The hedge fund industry has asked the SEC to adopt in the Dodd-Frank mandated municipal advisor rules a clear, consistent definition of municipal advisor that does not apply to an investment adviser managing a pooled investment vehicle that has both municipal entity and non-municipal entity investors. In a letter to the SEC, the Managed Funds Association feared that imposing an artificial threshold would create uncertainty for private fund managers, require burdensome, ongoing monitoring of the level of municipal entity investments, and limit or even prevent municipal entities from investing in private funds.
The MFA also asked the Commission to provide additional guidance on the definition of municipal advisor to avoid potential overlapping and duplicative regulation of already regulated entities that engage in investment advisory activities, including investment advisers registered under the Investment Advisers Act and commodity trading advisors (CTAs) registered under the Commodity Exchange Act.
Under the proposed rules, a registered investment adviser would not be able to rely on the exclusion from the definition of municipal advisor for already regulated entities if the adviser engages in municipal advisory activities other than providing investment advice that would subject the adviser to the Advisers Act. Similarly, a registered CTA would be excluded from being a municipal advisor only to the extent the CTA is providing advice on swaps.
The SEC provides two examples of the types of municipal advisory activities that are not investment advice under the Advisers Act or advice related to swaps, and thus would cause an investment adviser or CTA to fall outside the exclusion of municipal advisor. An SEC-registered investment adviser or registered CTA would be required to register as a municipal advisor if it provides advice with respect to how a municipal entity should structure or issue municipal securities, or solicits a municipal entity on behalf of a municipal advisor.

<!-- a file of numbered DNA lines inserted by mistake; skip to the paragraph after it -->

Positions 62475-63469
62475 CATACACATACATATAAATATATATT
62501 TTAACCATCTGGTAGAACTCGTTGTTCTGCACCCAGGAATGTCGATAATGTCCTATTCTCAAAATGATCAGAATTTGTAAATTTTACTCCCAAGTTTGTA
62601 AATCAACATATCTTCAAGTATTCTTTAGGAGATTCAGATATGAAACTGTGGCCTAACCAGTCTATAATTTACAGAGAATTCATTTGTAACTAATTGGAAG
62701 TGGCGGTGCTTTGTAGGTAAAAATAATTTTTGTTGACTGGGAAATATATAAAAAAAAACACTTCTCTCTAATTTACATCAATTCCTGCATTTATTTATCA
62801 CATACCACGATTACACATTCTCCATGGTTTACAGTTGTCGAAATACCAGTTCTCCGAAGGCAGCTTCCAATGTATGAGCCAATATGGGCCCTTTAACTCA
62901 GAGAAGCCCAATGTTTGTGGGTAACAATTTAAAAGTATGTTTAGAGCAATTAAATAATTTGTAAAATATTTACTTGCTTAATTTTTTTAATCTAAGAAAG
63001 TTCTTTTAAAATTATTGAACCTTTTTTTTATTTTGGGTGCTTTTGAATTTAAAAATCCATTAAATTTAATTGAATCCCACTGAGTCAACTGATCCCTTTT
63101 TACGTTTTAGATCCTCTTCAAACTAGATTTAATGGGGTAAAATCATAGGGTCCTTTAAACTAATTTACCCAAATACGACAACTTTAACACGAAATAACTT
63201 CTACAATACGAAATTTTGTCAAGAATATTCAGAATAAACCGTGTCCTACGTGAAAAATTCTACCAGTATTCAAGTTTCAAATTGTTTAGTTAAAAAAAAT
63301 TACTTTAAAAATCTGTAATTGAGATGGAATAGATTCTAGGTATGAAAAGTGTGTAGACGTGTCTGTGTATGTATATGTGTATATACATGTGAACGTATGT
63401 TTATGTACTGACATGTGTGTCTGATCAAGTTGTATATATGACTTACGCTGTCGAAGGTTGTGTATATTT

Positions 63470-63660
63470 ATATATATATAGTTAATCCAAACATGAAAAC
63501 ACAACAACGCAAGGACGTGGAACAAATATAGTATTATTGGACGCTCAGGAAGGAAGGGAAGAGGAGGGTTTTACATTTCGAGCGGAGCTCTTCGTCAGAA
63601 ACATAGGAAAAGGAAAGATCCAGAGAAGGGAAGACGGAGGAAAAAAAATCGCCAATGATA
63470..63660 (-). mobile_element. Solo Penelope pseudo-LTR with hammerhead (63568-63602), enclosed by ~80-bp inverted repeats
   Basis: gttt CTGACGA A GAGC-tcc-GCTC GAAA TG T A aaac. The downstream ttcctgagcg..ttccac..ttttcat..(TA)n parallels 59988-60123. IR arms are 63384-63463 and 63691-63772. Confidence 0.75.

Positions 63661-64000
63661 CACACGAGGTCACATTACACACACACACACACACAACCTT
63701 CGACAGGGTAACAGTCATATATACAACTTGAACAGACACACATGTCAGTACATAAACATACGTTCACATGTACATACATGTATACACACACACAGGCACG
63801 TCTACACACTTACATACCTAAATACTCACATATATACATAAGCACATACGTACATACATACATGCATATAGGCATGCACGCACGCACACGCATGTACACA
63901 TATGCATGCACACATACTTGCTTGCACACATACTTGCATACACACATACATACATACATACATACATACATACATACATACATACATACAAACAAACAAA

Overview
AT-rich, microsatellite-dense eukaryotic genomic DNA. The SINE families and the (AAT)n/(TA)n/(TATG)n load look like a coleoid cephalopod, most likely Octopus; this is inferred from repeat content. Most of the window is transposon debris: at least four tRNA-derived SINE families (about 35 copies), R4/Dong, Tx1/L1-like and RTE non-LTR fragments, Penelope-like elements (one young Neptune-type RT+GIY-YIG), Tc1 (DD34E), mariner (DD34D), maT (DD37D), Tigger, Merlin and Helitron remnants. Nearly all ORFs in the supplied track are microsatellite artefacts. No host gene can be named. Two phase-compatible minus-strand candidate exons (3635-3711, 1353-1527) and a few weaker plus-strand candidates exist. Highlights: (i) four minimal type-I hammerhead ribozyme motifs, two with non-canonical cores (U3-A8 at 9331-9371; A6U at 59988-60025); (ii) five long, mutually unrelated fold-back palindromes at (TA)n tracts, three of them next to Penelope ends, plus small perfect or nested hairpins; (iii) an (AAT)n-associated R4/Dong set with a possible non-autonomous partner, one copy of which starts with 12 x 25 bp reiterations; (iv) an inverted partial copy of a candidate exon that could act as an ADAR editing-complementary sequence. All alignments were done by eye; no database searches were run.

The hedge fund industry fears that the proposed interpretation of the exclusion could have the unintended consequence of requiring registered investment advisers and CTAs to register as municipal advisors due exclusively to their performance of ordinary investment advisory services. An investment adviser in the normal course of its advisory services may provide clients with services ancillary to its investment advice, such as advising them on investments other than securities, such as bank deposits, or providing them with research and other related reports and information.
These types of activities may not cause the adviser to fall within the definition of investment adviser under the Advisers Act, even if the adviser performs the activities in connection with investment advisory services. Similarly, a CTA may, in connection with providing advice about swaps, provide clients with research or advice about instruments other than swaps. If these ancillary services fall within the scope of municipal advisory activities, and yet are not deemed to be the type of investment advice or advice about swaps described in the exclusion, a registered adviser or CTA that performs these services for a municipal entity client would need to register as a municipal advisor, leading to duplicative and even confusing regulation.
In addition, the proposed rules would create widespread uncertainty among registered advisers and CTAs as to whether the services they perform for municipal entities are the type that would require registration as a municipal advisor. In order to comply with the proposed rules, managers would need to regularly monitor each service they provide to municipal entities, determine which of the services are municipal advisory activities, and further determine which, if any, of the services may not be deemed to be investment advice or advice related to swaps.